It has been said that patience is a virtue. If this is true, my garden should be successful. My midwestern garden still lays unplanted. The ground is still quite wet underneath. When the farmer in the bib overalls worked the ground yet again with the disc pulled by the big green tractor, I couldn't help but notice by the mud caked on the dual wheels that the garden must be too wet. This makes me sad. Very sad. However, I come from a long line of farmers who have said that the key to a successful crop is healthy soil conditions when planting. I hope this is the case, because I may be the last of the gardeners in my neck of the woods to plant their garden. This should worry me, but it doesn't. I will be able to sleep tonight knowing that I won't have to cover my tomato plants when it frosts this weekend.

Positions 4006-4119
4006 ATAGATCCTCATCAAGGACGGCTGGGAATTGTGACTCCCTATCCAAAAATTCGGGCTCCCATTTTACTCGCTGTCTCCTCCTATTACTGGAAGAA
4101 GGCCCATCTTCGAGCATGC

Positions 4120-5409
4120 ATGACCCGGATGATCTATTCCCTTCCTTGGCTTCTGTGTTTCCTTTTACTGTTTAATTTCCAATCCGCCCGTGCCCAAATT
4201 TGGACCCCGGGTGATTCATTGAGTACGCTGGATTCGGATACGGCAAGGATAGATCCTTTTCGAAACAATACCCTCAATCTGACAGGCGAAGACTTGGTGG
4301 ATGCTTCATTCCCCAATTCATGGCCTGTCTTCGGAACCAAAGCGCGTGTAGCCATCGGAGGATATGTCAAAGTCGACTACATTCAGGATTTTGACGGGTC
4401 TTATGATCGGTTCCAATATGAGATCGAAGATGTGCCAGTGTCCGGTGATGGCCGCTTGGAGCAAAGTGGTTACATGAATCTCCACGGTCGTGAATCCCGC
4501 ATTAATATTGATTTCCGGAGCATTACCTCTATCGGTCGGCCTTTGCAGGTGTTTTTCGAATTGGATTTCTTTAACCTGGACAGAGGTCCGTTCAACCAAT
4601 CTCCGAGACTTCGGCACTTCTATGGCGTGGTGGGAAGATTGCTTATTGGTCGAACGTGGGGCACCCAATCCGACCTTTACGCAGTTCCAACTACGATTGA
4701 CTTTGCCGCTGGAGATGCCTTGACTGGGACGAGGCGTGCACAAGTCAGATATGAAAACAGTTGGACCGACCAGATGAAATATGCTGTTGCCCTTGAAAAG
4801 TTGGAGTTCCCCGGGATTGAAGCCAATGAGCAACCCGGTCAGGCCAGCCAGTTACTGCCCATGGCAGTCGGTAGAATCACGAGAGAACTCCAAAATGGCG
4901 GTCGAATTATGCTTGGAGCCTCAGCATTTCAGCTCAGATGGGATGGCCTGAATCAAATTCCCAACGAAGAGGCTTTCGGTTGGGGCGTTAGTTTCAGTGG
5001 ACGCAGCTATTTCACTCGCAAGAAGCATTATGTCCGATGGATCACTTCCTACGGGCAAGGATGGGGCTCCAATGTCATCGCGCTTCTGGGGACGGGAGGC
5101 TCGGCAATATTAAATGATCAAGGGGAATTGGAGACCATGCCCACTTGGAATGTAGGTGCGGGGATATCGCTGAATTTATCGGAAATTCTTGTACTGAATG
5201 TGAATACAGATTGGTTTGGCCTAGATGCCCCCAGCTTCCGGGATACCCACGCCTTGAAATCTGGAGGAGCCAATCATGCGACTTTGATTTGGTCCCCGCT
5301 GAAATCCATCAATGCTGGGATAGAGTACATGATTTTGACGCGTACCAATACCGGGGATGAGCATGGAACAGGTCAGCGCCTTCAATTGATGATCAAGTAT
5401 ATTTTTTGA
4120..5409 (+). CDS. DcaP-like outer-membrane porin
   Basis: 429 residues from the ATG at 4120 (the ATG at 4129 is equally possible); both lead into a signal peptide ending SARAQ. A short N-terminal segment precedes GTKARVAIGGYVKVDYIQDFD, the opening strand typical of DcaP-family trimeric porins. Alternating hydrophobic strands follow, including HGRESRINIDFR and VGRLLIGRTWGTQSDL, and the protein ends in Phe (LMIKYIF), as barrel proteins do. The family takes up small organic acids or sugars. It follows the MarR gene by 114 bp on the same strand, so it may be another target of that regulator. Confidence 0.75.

On another subject, planting of the field crops should begin soon. The engines of the tractors have been running as they are worked upon in the barn. The planter is poised and ready to begin its work in the field; and the seed corn has been delivered. This may very well be one of my favorite times of the year. I love to hear the purr of the tractor as it plants the seeds in the field.
Please forgive me for the lack of photos. Due to the lack of planting in the garden or fields, the camera has not seen much action.
Friday, April 16, 2010
Tuesday, April 6, 2010
Spring is such a wonderful time of year! Birds chirping, daffodils blooming, and seeds to plant. Spring is a busy time of year here on the farm! I ordered my garden seeds from a catalog in January and the day the seeds arrived in the mail was a joyous day for me! What isn't exciting is seeing my seeds ready to plant just sitting in the carboard box in which they were shipped, waiting for a non-rainy day to plant them. The farmer in bib overalls worked my garden ground a few weeks ago with a big green tractor, but now the garden sits. . .waiting for the rain to stop and the ground to dry before the seeds can be planted.